Lecture | Syria: Ancient History – Modern Conflict – Andrew Jamieson | Melbourne Museum

In this lecture Andrew Jamieson will discuss the forthcoming exhibition Syria: Ancient History – Modern Conflict in the Ian Potter Museum of Art’s Classics and Archaeology Gallery at the University of Melbourne. He explores three decades of fieldwork conducted in the middle and upper Euphrates River valley, which ceased in the region in 2010 as a result of the conflict in Syria. In some cases, artefacts uncovered by the researchers stored on site have been lost or destroyed. The whereabouts of other objects transferred to the Aleppo museum before the war remains unknown. Syria: Ancient History – Modern Conflict seeks to illustrate the key archaeological findings of the Australian research projects in Syria. The exhibition will also draw attention to the current Syrian conflict and the destruction of cultural heritage, most notably at Palmyra. Andrew will also discuss his involvement…

Exhibition | ART & HERBARIUM – Creative Ecological Investigations | Lab 14 Gallery

ARt and HErbarium invite picture

Invite to an art exhibition at Lab-14 This unique collaboration between artists and science investigates how the arts and sciences can enliven each other in unexpected ways. Through its form, practice and reflection /Art & Herbarium/ shows how modes of scientific knowledge and of creative practice continue to be intertwined in this most challenging of centuries. The /Art & Herbarium/ exhibition show works by the artists, who engaged with the Herbarium collection with imagination, sensitivity and intelligence. This exhibition is part of the forthcoming issue of Unlikely – Journal for Creative Arts http://unlikely.net.au. Website: https://www.carltonconnect.com.au/art-herbarium-creative-ecological-investigations/ Exhibition Dates: 2-16 March, 2017 Artists: Tom Bristow, Rosalind Hall, Elizabeth Hickey, Jessica Hood, Bonny Cassidy, Harry Nankin, Josh Wodak Opening Night: 2 March, 6pm Venue: Lab 14 Gallery, 700 Swanston St, Carlton, Vic 3053 Curator: Jan Hendrik Brueggemeier Project team: Tom Bistow & Danielle Wyatt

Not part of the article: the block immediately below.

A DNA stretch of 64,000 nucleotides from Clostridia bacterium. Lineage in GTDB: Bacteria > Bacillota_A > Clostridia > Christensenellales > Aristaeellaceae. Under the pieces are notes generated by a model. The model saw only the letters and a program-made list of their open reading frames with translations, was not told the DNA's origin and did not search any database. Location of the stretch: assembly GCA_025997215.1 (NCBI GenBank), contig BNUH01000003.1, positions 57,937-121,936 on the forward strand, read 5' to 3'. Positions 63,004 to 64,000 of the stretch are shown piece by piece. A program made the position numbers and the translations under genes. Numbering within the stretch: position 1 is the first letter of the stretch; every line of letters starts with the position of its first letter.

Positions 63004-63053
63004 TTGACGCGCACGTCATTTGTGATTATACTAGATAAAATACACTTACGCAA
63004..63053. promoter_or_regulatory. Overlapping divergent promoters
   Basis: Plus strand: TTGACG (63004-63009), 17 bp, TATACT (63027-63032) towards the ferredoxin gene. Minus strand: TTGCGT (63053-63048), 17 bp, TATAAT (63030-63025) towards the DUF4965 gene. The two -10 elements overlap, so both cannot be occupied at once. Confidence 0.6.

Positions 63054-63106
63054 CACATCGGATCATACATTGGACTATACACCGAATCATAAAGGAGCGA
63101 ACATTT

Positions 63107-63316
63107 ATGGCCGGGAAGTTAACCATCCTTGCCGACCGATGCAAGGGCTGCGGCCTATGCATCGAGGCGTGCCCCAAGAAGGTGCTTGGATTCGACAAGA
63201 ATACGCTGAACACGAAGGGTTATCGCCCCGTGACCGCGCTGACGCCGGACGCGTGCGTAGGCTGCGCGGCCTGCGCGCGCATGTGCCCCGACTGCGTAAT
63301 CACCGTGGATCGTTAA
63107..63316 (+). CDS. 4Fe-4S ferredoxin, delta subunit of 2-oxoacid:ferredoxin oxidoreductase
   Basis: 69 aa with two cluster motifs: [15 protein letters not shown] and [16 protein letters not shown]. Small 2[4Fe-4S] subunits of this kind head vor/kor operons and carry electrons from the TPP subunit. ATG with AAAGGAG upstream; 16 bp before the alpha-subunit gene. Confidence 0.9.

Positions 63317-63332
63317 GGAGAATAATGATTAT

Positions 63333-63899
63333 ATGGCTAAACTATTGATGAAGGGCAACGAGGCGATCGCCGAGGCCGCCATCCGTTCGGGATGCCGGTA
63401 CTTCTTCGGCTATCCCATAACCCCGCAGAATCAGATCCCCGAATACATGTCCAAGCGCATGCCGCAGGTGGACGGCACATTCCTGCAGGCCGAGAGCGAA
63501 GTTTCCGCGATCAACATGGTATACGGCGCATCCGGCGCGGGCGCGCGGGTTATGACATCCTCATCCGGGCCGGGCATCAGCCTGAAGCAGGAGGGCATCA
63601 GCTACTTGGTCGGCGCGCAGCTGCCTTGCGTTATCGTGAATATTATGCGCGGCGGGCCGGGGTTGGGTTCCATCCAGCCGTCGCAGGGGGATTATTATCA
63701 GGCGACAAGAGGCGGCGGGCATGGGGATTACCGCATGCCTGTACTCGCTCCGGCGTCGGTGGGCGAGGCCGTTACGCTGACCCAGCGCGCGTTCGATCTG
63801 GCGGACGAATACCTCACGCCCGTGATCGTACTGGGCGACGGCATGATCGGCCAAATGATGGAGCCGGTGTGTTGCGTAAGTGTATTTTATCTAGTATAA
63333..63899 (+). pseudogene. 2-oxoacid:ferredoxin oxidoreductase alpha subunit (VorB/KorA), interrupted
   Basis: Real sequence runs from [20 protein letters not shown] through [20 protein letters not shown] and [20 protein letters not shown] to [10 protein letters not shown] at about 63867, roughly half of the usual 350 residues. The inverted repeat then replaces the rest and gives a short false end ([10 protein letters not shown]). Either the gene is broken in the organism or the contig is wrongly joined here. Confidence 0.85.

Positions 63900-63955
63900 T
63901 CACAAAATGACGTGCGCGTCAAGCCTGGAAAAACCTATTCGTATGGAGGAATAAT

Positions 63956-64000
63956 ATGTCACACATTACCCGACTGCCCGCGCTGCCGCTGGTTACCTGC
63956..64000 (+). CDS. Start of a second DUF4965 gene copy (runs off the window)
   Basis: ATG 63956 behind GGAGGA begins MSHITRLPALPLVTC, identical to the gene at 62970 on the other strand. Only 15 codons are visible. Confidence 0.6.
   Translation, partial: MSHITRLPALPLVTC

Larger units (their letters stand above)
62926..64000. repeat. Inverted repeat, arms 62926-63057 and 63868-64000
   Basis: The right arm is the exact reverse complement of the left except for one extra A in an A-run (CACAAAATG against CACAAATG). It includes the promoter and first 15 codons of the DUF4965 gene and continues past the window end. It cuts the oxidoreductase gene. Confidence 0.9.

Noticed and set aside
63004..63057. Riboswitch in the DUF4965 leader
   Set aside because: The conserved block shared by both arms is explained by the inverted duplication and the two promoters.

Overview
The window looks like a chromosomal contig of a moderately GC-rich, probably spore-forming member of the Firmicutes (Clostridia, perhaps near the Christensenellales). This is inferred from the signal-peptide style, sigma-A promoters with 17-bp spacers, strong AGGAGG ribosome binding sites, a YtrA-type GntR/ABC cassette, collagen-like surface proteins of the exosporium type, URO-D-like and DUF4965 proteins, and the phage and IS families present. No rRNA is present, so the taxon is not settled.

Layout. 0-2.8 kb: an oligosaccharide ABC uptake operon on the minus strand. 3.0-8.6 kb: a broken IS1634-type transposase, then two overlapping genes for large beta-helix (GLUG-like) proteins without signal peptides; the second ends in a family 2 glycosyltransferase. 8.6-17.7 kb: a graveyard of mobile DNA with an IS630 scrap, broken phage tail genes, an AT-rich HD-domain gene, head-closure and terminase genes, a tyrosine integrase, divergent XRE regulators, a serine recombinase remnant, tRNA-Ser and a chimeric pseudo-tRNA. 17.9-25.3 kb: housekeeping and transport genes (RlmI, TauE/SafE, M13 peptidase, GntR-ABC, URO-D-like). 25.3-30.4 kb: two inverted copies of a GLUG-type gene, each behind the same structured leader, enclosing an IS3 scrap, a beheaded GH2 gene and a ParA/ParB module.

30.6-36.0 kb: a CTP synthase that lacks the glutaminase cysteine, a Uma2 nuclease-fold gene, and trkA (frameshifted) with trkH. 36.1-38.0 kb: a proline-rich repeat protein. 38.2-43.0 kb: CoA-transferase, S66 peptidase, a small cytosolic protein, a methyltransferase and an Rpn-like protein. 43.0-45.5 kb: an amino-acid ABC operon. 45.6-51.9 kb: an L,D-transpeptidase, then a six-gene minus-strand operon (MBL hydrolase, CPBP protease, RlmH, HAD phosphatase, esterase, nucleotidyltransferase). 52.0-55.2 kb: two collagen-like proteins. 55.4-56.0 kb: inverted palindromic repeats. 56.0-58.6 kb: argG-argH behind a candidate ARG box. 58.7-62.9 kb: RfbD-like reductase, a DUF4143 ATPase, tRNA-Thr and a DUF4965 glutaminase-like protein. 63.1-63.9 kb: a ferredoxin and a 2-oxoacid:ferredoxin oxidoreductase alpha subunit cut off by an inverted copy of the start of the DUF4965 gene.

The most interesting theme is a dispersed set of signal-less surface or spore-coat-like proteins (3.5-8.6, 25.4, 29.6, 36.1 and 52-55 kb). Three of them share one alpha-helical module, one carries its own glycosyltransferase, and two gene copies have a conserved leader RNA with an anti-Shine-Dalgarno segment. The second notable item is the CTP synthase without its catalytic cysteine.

CCP Lectures | Echo Chamber: Emerging Research on Photography

Thursday 2 March, 6pm | Centre for Contemporary Photography Gold-coin doantion, no bookings required. CCP’s Echo Chamber represents a series of occasional, ongoing public programs showcasing current emerging research in all areas of photography, including historical research, technology, communications and contemporary discussion. Chair | MICHELLE MOUNTAIN | Program Manager, Centre for Contemporary Photography Speakers Kate Golding | The camera obscura: past, present, future A precursor to photography as we know it today, the camera obscura is a naturally occurring optical phenomenon. Through her research, Golding has examined historical and contemporary applications of this “darkened chamber” from astronomical observation, seaside recreation, scientific and military uses through to art making. This research has extended to experimentations with the creation of several camera obscura both fixed and portable. However, the camera obscura is more than just a photographic apparatus or mechanical device, it…

Seminar | Garin Nugroho’s Satan Jawa: Remediating Art and History in Contemporary Indonesian film

Thursday 23rd February 5:30 pm – 7:30 pm From January to April, Asia TOPA: Asia-Pacific Triennal of Performing Arts will be held in Melbourne, an artistic celebration of Australia’s relations with contemporary Asia. One of the main goals of Asia TOPA is to foster cultural understanding between Australia and Indonesia (see https://www.asiatopa.com.au/about). One of the highlights of Asia TOPA is the film Satan Jawa by award-winning Indonesian filmmaker Garin Nugroho, a black and white film accompanied by live gamelan music. Satan Jawa was inspired by the German black and white silent cinema tradition, such as Nosferatu, as well as wayang kulit, the Indonesian shadow puppet theatre. Satan Jawa is an interdisciplinary production, merging filmmaking, music, dance, theatre, fashion and visual arts. Themes such as colonialism, magic realism, mysticism, mythology, and sensuality are set in a historical context. This panel discussion…

MADA Master of Fine Art Graduate exhibition and Fine Art Postgraduate Symposium

MADA’s Master of Fine Art Graduate exhibition includes both emerging and established contemporary artists who have completed their Master’s of Fine Art. This is an opportunity for industry professionals, future students, educators and the general public to see our graduating students’ work. – Belle Bassin – Sophia Dacy-Cole – Melissa Deerson – Marnie Edmiston – Christopher L G Hill – Kym Maxwell – Rosina Prestia The Fine Art Postgraduate Symposium 2017 presents a day of papers by Monash graduate researchers working across art history and theory, curatorial and fine art practice. The papers span a broad spectrum of research and practice, but share an attention to some of the most vital and compelling aspects of contemporary life and culture. Schedule: Thursday 16 February Fine Art Postgraduate Symposium 2017 9.00am Welcome 9.15–10.15am Keynote: Agatha Gothe-Snape Session 1: Robert Vidas, An Examination of…